Muriel Spark spent much of her life living in Italy with her companion Penelope Jardin; but even still her fiction tended to focus on the Scotland and the England of her relative youth. The Takeover gives an image of what Spark might have been attracted to in Italy: one of its two protagonists, Hubert Mallindaine, lives on the secluded shores of Lake Nemi where he believes his ancestress, the goddess Diana, once roamed, and which is still redolent with the kind of nature she prized. Hubert is in the midst of being thrown out by his old friend and landlady, Maggie Radcliffe, who wants to take possession of the house she has lent him; but Italian law makes this obscenely difficult.
Like most of Spark's books, that summary really doesn't get to the strange and complex things happening inside The Takeover. It's a little longer than most of her novels, and Spark uses the extra space to people The Takeover with a rich caste of characters: the patriotic young noblewoman Letizia, the pansexual, perpetually aggrieved servant Lauro, Hubert's loyal but stupid secretary Pauline, even a couple of Jesuit priests who are strangely delighted when Hubert starts his own cult of Diana-worship at Nemi. That's a Spark book for you: people never do what you expect them to; in fact, they do the opposite. Just like the obscure lawyer who Maggie enlists to help her oust Hubert, only for him to abscond immediately to Hubert and offer him his two-timing services. The effect is a book which can only be appropriately described as madcap.
The house which Maggie owns and Hubert inhabits turns out to have been built on the land of the servant Lauro's fiancee. It is, according to Italian law, abusivo, illegal--it doesn't exist. In the eyes of the law, it's pure fiction, and it doesn't really belong to anyone. I think part of Spark's intention in The Takeover is to show just how deeply we are invested in things we feel are material, but really are not. Maggie gives her fortune to be entrusted to a shady jetsetter with the excellent name of Coco de Renault; it disappears, spread among the balance sheets of hundreds of shady banks. The connection Hubert feels to his home, and to Nemi, are pure imagination. The wealthy set who make up the caste of The Takeover, Spark asks--what do they really own? What do they look like when they are, in the words of King Lear, nothing but "unaccommodated man?"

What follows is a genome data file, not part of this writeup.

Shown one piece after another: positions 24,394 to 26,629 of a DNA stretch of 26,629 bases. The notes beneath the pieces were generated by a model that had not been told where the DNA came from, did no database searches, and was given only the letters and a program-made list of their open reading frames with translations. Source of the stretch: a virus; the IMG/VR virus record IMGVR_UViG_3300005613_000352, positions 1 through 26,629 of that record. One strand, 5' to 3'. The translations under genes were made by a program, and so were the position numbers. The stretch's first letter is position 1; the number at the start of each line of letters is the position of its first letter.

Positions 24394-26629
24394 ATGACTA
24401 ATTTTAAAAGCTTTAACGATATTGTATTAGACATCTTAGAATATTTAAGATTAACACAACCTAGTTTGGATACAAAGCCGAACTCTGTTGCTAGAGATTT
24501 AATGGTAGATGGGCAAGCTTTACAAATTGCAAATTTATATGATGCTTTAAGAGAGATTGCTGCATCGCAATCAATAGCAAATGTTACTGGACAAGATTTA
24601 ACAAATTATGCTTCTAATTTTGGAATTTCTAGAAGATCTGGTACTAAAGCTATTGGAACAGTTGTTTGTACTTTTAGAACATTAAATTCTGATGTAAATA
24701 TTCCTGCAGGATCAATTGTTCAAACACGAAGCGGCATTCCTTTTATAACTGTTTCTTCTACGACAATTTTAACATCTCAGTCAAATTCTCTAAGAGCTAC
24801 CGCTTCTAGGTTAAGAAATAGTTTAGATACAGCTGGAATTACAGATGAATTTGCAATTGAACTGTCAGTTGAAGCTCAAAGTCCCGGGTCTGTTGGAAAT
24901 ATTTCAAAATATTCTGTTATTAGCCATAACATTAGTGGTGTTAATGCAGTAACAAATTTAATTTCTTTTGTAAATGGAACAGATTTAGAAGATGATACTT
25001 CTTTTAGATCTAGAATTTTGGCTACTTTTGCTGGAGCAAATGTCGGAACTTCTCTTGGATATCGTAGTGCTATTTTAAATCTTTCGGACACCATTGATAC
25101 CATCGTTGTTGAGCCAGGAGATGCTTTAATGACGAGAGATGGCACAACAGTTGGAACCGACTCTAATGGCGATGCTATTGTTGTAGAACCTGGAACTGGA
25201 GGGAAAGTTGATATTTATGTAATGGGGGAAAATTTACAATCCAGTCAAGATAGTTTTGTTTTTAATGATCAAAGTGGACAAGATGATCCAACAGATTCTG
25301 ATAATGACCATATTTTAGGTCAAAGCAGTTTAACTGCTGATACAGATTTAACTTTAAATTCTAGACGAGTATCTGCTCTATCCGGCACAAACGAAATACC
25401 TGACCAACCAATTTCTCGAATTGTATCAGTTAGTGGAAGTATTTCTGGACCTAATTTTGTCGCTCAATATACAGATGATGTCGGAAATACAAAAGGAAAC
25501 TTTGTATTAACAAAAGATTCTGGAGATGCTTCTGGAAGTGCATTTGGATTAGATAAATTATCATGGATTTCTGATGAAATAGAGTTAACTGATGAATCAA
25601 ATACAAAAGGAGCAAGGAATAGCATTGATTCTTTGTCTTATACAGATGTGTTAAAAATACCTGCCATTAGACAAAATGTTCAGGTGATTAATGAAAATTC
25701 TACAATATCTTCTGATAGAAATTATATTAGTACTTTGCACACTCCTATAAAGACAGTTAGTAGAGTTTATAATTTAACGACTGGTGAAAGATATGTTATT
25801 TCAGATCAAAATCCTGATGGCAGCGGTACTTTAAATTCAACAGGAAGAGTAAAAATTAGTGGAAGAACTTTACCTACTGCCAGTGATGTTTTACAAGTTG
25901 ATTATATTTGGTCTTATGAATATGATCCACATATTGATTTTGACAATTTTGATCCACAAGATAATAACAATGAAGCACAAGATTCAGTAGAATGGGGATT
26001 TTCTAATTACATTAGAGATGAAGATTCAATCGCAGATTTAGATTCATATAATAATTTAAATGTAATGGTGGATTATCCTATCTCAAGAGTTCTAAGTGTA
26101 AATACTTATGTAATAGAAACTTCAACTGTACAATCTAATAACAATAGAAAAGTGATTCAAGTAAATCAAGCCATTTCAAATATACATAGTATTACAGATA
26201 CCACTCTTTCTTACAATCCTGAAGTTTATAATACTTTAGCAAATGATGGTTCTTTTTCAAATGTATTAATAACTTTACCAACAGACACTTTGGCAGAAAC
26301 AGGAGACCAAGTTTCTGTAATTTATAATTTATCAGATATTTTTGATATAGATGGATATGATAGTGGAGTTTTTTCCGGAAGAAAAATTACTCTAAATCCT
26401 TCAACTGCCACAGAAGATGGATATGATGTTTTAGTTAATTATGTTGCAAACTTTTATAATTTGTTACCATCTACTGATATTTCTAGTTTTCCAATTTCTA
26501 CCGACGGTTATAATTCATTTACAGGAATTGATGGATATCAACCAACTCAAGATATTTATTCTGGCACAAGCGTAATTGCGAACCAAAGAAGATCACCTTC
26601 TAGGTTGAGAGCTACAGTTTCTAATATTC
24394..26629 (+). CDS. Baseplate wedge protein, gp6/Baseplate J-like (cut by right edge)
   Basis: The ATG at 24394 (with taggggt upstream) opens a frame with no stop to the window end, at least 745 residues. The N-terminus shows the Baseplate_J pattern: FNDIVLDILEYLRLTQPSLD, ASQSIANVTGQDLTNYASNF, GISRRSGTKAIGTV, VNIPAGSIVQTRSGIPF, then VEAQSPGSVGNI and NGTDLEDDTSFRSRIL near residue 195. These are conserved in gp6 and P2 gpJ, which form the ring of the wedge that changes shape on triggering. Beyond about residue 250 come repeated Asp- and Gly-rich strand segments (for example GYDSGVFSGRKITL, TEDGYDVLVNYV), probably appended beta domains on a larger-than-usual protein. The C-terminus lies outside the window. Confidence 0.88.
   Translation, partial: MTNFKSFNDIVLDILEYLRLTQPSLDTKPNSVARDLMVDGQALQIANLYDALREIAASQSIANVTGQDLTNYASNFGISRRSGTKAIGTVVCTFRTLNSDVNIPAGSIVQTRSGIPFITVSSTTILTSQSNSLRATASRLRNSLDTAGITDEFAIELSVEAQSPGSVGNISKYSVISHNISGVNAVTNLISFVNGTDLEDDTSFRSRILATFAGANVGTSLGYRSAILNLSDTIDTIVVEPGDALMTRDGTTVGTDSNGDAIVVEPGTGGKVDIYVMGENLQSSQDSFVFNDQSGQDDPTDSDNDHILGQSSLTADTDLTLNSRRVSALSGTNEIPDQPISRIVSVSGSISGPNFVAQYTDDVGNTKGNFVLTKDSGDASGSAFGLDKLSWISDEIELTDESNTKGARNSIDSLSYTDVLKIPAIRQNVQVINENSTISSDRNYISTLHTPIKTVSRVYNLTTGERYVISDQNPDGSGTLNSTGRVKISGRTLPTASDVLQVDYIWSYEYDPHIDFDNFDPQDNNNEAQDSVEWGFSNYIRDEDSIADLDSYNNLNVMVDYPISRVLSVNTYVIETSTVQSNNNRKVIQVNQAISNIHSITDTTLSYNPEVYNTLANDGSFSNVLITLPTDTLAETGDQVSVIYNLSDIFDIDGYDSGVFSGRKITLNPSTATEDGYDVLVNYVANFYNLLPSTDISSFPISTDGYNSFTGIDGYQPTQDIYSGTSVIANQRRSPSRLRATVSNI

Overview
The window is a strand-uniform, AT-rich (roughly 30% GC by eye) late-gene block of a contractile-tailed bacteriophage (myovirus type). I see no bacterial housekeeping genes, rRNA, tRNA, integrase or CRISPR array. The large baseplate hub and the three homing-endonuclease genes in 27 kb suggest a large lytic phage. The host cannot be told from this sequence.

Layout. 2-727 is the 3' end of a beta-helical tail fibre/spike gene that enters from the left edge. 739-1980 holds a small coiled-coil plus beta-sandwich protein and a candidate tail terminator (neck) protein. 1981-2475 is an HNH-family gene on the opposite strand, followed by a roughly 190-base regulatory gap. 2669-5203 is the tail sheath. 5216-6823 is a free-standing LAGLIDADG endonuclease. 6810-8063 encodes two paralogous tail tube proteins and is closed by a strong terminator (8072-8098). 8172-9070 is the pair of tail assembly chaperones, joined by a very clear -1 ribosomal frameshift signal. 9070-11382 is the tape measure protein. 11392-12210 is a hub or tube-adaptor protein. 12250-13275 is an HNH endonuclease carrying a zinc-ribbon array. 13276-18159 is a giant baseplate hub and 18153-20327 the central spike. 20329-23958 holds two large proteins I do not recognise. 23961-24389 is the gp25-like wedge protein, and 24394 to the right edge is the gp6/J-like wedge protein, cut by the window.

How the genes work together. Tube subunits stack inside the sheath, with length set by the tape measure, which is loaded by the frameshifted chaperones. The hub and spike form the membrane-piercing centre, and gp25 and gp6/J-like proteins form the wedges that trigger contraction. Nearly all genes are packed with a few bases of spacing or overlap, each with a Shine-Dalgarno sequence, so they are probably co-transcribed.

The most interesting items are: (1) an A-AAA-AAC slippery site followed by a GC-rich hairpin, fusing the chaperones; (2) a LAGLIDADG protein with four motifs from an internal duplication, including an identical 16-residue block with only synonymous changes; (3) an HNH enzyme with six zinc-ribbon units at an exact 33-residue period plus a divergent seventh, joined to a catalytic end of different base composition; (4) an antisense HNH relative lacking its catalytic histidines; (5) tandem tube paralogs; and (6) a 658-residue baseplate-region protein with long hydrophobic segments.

It also has the benefit of being one of Spark's funniest books. A late scene where Pauline interrupts one of Hubert's cult meetings, trying to ruin it by injecting a Bible verse, only for the whole thing to turn into a riot and an orgy, is especially satisfying. And in her cynical, mordant way it can be quite insightful, as when she talks about Hubert's belief in his prayer to Diana:
...so ardently had he been preaching the efficacy of prayer that he now, without thinking, silently invoked the name of Diana for every desire that passed through his head, wildly believing that her will not only existed but would certainly come to pass. Thus, like ministers of any other religion, he was estranged from reality in proportion as he mistook the nature of prayer, offering up words of praise, of gratitude, penitence, intercession and urgent petition in the satisfaction that his god would reply in kind, hear, smile, and wave a wand. So that, merely because he had known in the past that the unforeseen stroke of luck can happen, and that events which are nothing short of a miracle can take place, Hubert had come secretly to take it with a superstitious literalness that the miraculous may happen in front of your eyes; speak the word, Diana, and my wish will be fulfilled. Whereas, in reality, no farmer prays for rain unless the rain is long overdue; and if a miracle of good fortune occurs it is always at the moment of grace unthought-of and when everybody is looking the other way.
For a woman whose conversion to Catholicism is such a notable part of her biography, Spark always seems to look at religion with a jaundiced and pragmatic eye.
I enjoyed The Takeover quite a bit. I always worry that getting deep into an author's oeuvre will bear diminishing returns, that after you read the notable stuff you're just going to end up disabusing yourself of your admiration. But The Takeover gave me hope that there's still some hidden gems in Spark's back-catalogue.